What is Fluorosis and is it Reversible?


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What are White Spots?

A white mark or spot is the layman’s term for the affliction otherwise known as dental fluorosis. There are two aspects to this issue that are pretty much universal – firstly, it is quite a common problem that both men and women suffer from.

Secondly, the vast majority of people do not know why this is the case. So, let’s first look at why do white spots appear and what can we do to get rid of them.

With regards to what exactly this issue is, white marks on our teeth are essentially exactly what they sound like: marks or spots of a white nature that appear on teeth. These marks can appear on any area of our teeth and they stand out against the overall color of our enamel. This is known as discoloration. They can also appear at any age, whether it be on a child’s tooth or an adult’s. [1]

A Common Problem

As I have alluded to, this problem is a widespread one that affects 1 in every 4 Americans according to recent studies. It was first diagnosed in the early 20th century in Colorado Springs where seemingly healthy individuals started to experience discolorations on their teeth.

After extensive testing was done on the populace, it was determined that there was a link between these discolorations and the abnormally high levels of fluoride that was present in the Colorado Spring’s water supply.

In the modern world, the extent of the appearance of white spots can vary from being hardly noticeable to dominating the physical appearance of a person’s set of teeth. Below highlights this range:

  • Minor: slight white discoloration that will only appear as flecks and might not even be visible
  • Mild: white marks that are noticeable but only take up less than 50% of the tooth’s surface
  • Moderate: marks that cover over 50% of any given tooth
  • Severe: irregularities in the enamel’s surface which can even come in the form of deep pits

The next key question is…

How is it Caused?

Dental fluorosis can occur for quite a few reasons other than when our teeth come in contact with excessive fluoride. I have listed underneath the main culprits when it comes to this oral problem:

Excessive fluoride: as was the case in Colorado Springs all those years ago, sometimes man-made water supplies can possess too much fluoride in their makeup. Ironically, this chemical agent is introduced into water supplies to actually combat tooth decay. Excessive fluoride can also be an issue in oral hygiene products such as toothpastes and mouth rinses. This can in particular be an issue for children whose teeth are growing and have not yet fully formed. [2]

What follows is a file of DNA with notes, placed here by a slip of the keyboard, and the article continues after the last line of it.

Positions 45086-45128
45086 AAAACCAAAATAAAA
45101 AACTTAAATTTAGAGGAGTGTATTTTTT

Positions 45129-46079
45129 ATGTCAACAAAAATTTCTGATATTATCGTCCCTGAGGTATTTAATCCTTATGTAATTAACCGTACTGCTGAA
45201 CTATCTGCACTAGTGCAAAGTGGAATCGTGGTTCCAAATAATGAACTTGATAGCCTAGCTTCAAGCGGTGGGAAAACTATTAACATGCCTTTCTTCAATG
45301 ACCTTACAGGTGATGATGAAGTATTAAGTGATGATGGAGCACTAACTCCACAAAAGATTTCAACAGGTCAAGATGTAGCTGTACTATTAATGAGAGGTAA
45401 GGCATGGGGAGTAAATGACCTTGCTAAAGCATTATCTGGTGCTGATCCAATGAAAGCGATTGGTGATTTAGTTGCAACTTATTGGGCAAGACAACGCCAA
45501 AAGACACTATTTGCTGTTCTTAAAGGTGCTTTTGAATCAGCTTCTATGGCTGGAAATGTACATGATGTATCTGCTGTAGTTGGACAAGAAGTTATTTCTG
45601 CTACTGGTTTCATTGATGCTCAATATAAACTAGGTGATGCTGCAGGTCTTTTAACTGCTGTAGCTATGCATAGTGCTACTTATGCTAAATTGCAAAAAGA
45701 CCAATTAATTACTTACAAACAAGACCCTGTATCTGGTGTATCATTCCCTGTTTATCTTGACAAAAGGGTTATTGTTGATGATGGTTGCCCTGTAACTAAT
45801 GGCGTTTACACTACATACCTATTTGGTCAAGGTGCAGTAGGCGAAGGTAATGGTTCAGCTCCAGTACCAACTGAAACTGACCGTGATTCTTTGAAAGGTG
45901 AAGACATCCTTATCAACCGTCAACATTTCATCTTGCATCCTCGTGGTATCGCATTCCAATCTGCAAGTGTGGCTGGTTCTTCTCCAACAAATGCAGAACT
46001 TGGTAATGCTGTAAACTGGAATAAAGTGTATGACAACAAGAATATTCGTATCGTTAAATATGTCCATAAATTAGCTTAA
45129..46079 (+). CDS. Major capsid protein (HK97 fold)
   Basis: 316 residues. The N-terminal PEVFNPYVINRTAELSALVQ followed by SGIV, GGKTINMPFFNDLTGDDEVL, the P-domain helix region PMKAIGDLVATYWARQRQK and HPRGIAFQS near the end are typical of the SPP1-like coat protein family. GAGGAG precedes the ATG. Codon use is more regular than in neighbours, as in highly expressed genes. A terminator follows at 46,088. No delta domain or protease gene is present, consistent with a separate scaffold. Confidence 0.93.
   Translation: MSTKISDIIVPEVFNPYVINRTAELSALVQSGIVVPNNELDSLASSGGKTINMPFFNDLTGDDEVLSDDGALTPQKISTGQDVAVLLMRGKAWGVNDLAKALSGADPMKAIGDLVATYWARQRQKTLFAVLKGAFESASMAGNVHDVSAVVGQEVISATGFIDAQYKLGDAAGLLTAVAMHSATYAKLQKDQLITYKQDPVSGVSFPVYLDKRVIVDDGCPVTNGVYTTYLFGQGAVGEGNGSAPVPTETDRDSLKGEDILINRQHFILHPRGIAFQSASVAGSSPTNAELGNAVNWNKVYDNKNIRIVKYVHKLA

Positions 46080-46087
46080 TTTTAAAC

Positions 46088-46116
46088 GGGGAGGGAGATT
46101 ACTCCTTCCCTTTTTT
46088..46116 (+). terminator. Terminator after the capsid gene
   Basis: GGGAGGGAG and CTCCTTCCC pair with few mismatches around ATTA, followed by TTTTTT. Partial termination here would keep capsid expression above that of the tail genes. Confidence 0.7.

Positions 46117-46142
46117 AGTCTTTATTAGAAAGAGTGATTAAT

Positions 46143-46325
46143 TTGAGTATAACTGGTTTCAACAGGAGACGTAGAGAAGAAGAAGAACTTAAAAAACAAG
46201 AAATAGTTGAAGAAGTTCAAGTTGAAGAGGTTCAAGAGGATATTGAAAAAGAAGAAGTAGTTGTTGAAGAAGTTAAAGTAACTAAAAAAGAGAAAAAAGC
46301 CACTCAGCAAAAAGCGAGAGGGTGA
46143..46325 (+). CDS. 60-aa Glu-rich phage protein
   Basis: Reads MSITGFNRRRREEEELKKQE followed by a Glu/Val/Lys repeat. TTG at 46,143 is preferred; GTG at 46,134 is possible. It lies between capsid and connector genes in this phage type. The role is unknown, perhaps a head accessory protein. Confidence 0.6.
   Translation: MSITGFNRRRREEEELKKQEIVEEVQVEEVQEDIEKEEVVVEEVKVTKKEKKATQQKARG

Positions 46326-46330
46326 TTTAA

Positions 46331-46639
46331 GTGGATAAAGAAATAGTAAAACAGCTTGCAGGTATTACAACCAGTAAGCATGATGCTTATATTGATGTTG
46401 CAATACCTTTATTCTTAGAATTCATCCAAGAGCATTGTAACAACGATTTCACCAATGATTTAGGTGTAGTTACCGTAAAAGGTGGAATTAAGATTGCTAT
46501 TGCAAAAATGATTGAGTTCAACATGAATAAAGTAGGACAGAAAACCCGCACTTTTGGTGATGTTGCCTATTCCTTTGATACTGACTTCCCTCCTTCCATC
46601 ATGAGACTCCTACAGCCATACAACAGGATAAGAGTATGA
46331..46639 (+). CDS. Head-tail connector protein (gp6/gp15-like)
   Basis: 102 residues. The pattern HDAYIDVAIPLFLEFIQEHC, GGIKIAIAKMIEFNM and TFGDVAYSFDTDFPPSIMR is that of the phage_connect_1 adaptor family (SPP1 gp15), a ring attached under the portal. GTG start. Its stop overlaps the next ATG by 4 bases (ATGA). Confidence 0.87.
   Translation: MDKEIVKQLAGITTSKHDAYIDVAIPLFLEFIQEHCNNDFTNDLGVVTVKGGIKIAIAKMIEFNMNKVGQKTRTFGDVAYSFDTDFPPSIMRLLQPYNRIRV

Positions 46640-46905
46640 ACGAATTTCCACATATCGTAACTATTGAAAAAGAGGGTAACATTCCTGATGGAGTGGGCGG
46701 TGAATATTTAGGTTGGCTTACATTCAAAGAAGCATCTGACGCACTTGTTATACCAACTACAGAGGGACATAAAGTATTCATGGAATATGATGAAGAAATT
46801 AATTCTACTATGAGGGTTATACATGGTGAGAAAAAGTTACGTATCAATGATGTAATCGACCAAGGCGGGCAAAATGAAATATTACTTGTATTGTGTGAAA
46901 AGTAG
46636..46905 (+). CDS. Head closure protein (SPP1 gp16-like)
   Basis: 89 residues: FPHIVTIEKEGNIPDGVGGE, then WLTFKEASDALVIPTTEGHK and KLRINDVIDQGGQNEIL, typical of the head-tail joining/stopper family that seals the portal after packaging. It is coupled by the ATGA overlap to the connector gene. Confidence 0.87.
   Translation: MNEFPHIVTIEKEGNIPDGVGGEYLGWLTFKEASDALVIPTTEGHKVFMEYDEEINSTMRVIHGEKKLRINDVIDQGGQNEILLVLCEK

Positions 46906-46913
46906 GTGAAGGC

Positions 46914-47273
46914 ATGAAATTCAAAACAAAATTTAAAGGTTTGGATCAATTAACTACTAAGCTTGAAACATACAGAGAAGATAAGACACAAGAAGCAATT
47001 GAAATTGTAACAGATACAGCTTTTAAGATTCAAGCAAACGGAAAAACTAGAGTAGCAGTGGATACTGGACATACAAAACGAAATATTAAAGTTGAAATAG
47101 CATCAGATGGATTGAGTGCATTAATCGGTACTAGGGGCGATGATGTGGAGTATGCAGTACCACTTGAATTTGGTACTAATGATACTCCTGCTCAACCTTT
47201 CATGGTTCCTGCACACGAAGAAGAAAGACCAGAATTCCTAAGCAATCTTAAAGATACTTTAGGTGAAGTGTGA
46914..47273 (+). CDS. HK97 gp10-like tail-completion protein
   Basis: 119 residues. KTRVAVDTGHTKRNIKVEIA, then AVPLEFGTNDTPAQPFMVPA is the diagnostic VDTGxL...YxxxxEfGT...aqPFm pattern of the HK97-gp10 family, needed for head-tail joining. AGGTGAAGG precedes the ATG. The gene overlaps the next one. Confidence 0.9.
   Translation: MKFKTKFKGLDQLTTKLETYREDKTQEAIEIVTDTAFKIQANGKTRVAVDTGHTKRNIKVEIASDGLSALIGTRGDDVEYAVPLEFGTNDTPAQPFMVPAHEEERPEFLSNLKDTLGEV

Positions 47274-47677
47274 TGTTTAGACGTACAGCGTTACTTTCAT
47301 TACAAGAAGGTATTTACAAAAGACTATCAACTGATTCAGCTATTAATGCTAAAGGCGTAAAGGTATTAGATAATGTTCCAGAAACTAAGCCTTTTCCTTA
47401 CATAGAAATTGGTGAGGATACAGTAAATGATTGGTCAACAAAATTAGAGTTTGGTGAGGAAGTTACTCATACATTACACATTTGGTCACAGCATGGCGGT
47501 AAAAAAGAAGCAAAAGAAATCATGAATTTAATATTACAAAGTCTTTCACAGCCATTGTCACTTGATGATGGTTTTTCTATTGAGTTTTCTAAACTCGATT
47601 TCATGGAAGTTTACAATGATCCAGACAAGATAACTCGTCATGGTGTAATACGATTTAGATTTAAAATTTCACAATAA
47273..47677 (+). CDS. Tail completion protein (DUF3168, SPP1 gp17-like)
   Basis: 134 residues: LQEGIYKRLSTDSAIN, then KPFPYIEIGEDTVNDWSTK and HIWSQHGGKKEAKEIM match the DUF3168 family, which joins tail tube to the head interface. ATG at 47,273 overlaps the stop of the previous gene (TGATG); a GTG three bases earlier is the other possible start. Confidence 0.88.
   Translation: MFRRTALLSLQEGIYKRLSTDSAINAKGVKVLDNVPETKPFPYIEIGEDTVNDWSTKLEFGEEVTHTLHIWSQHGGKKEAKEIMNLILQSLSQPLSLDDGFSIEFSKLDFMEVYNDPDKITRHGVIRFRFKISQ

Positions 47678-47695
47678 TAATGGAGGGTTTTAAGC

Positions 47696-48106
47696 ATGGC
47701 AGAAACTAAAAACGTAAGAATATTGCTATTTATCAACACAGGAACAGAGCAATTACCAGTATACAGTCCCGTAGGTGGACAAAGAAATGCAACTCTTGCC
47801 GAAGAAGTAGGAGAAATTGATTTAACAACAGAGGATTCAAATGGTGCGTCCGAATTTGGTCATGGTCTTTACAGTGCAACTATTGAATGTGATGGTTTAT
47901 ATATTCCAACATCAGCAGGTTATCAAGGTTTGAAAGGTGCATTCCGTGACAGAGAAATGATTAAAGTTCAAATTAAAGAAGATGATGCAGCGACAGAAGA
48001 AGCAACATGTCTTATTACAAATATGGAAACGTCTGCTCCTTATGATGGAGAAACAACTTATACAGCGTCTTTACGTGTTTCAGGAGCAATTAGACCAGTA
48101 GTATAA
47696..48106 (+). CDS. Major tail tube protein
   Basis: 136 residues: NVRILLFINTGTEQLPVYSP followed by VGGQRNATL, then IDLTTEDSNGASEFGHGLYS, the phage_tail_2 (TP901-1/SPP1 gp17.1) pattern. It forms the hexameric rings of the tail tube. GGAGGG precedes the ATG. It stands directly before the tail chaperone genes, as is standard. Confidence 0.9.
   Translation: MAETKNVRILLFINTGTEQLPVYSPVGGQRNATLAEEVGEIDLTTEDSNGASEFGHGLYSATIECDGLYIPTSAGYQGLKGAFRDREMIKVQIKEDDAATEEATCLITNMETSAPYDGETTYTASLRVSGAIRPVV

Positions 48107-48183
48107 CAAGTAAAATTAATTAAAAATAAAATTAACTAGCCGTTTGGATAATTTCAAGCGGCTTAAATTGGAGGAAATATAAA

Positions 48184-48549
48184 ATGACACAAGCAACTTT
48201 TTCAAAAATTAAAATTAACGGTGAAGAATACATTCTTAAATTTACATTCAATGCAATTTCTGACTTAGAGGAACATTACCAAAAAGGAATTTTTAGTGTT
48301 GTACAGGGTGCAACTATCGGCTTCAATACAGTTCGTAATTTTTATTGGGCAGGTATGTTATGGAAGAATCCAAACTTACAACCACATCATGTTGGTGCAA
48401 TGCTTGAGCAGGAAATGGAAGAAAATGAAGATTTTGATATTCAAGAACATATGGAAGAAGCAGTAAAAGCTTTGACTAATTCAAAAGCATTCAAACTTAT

Other possible factors:

  • Braces
  • Poor diets consisting of acidic/sugary food & drink
  • Consistent vigorous brushing
  • Accumulation of calcium [3]
  • Overall bad oral hygiene

The Damaging Effects

Now, it is important to note that this issue is very much an aesthetic one. There are no harmful or negative impacts associated with white spots in terms of a person’s health. Rather, the effects of this problem is more of a psychological one. It is much like acne in this way.

However, as is the case with acne, impacts of a psychological nature can be just as serious and damaging as those of a physical one. Below, I have listed some of the aesthetic impacts that this problem can have which in turn can affect people in a psychological manner.

  • Ruins a great smile
  •  Effects Confidence
  • Self-Consciousness
  • Children's growth

This is probably the most damaging impact that this oral aliment can have. Severe cases can lead to heavy discoloration, with teeth turning yellow, brown, and even black. This, as you can image, could have seriously damaging psychological impacts on children that might even lead to social regression. Childhood is a time when we grow and learn by interacting with children and adults, so the last thing is needed is a health condition that causes social shyness or embarrassment. [4]

Therefore, as you can see, this oral issue can indeed have negative impacts on people of a psychological nature. So, what can we do? Can these stains be prevented and can existing ones be removed? I will answer these questions next.

Potential Solutions

One thing that can be guaranteed to come attached to a health and beauty issue is that there will be a plethora of treatments and supposed cures. These range from natural DIY options to products created in laboratories with the latest technology and scientific practices. As always, these endeavors will lead to good, bad, great, and completely rubbish options being created to choose from. The options available for fluorosis treatment are no different.

What is important to note is that it is indeed possible to both prevent and, if needed, remove white spots from your teeth. It is just a case of picking the best option in which to achieve this. Below, I have outlined some of the best practices when it comes achieving this.


Be Vigilant about Fluoride